Tatyana Temnikova, neonatologist
Thus, when the baby is 1-2 months old, it is important to limit the duration of each feeding to 20-30 minutes. During this time, the baby will have time to get enough, and then it will be possible to carefully remove the nipple from his mouth and put the baby to sleep.
How should a breastfeeding mother eat?
– For a mother's milk to be truly nutritious, it is important for her to eat well herself, explains Tatyana Temnikova. - This means that for a while you need to forget about strict diets and eat everything except foods that can cause allergies and increased gas formation. Banned are citrus fruits, strawberries, chocolate, coffee, cocoa, sodas and legumes. Everything else is permitted, although, of course, in reasonable quantities and in reasonable combinations.
A nursing mother needs to eat right – that is, forget about strict diets, limiting only the use of foods that can cause allergies
In addition, a nursing mother needs to drink a lot, and not milk, but water, tea, juice, fruit drinks, compotes.
– Sweat and mammary glands have a similar structure, says a neonatologist. - Therefore, I advise you to drink hot tea 15 minutes before feeding to sweat - this will cause a rush of milk. You can also take drugs that increase lactation, but they give only a partial effect. The main conditions for normal breastfeeding are the good mood of the mother, the daily routine and normal nutrition.
Regurgitation: how to distinguish normal from pathological?
- Regurgitation is always a reason to be alert, - says Tatyana Temnikova. - However, their causes can be different: from overeating to serious congenital pathologies and neurological problems. Doctors should definitely understand this.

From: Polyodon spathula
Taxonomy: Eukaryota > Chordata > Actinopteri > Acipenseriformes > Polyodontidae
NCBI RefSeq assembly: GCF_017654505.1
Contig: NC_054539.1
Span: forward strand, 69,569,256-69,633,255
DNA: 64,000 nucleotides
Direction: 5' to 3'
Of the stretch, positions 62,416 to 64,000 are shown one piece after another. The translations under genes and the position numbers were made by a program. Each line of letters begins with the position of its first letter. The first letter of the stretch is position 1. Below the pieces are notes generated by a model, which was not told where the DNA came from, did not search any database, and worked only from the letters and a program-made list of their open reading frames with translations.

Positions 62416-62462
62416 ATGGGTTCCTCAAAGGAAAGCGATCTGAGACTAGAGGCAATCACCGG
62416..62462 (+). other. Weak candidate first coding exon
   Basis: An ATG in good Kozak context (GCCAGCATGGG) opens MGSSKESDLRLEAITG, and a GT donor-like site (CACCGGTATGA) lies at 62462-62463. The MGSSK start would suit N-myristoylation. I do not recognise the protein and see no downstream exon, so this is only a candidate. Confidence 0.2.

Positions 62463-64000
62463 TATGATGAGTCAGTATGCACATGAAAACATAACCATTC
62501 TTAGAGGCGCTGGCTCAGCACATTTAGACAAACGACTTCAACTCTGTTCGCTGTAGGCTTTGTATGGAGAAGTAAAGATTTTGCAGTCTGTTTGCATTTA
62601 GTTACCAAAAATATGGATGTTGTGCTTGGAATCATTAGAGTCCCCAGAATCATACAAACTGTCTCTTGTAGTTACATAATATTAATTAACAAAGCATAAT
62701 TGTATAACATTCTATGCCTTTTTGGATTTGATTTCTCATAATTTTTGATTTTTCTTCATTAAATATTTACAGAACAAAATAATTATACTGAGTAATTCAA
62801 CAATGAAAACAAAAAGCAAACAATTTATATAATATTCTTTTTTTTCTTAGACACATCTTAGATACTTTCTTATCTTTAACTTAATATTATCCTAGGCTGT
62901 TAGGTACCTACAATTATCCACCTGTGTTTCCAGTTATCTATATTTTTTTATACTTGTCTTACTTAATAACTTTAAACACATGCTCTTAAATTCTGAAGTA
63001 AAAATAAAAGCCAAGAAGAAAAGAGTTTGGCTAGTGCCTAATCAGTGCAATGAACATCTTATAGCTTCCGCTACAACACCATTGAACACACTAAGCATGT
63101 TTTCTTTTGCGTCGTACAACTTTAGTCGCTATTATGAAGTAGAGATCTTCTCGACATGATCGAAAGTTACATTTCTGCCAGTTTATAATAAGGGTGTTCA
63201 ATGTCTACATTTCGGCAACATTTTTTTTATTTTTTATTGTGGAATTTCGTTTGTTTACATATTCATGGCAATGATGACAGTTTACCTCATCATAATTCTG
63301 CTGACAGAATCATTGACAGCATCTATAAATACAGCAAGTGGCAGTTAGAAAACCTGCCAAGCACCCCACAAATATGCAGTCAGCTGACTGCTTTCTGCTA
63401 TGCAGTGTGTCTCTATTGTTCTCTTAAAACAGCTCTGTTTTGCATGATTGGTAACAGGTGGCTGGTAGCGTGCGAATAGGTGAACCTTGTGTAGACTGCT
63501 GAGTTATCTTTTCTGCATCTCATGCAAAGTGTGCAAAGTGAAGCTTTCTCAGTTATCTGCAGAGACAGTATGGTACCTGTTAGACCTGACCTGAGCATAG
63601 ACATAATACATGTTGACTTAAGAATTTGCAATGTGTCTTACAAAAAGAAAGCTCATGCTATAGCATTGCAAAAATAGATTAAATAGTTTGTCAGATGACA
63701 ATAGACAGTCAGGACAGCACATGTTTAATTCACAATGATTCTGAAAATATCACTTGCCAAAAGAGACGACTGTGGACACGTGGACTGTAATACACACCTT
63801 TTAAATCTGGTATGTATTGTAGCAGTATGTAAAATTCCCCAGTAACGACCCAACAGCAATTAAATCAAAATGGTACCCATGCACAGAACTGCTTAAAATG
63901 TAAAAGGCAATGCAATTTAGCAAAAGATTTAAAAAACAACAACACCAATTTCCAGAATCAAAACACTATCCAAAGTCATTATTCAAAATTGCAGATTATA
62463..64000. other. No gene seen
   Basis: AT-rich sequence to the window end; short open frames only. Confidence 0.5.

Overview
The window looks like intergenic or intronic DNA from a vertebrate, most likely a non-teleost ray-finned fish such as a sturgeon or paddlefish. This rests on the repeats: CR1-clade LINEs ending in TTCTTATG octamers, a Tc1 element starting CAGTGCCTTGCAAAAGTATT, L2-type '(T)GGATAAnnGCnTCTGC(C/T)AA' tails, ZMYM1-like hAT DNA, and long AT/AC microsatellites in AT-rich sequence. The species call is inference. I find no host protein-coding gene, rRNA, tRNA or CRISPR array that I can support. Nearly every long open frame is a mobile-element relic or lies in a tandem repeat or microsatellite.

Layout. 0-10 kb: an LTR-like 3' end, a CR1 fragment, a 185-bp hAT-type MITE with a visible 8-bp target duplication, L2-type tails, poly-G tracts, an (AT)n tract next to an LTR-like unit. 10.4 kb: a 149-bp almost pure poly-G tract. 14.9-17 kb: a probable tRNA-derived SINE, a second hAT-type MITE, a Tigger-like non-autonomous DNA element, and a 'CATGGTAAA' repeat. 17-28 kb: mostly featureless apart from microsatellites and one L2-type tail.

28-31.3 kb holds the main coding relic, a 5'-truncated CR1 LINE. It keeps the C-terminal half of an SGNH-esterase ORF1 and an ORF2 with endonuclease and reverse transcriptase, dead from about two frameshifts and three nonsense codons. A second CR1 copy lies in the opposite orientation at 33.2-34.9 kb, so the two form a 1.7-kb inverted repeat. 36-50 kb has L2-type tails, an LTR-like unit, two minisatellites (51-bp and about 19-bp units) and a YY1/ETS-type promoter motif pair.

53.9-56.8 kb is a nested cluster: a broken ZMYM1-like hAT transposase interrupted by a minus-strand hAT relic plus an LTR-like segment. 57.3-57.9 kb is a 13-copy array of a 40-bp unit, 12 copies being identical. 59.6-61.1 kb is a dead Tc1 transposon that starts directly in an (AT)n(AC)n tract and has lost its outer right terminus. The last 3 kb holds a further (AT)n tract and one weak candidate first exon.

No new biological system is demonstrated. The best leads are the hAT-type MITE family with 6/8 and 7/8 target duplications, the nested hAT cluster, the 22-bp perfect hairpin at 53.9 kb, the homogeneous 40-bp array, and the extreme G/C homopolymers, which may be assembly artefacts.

What can mother do? First of all, estimate the volume of what the child spit up. It often seems to a young mother that the baby is throwing up as much as he ate, but in most cases this is not the case.
- For the sake of experiment, you can pour a tablespoon of water on a diaper: in this case, the stain will be large, and the volume of liquid will be insignificant, - says the doctor. - This will help you figure out if the child really burped a lot, or if it just seems to you.
The mother should be alerted by frequent, constant regurgitation in large volumes, regurgitation by the fountain, lack of weight gain, scanty stool in the baby
When should I see a doctor? The mother should be alerted by frequent, constant regurgitation in large volumes, regurgitation with a fountain, lack of weight gain, poor stools, discomfort in the baby's tummy, his anxiety, pallor. A neonatologist will help determine the cause of regurgitation, eliminating certain pathologies.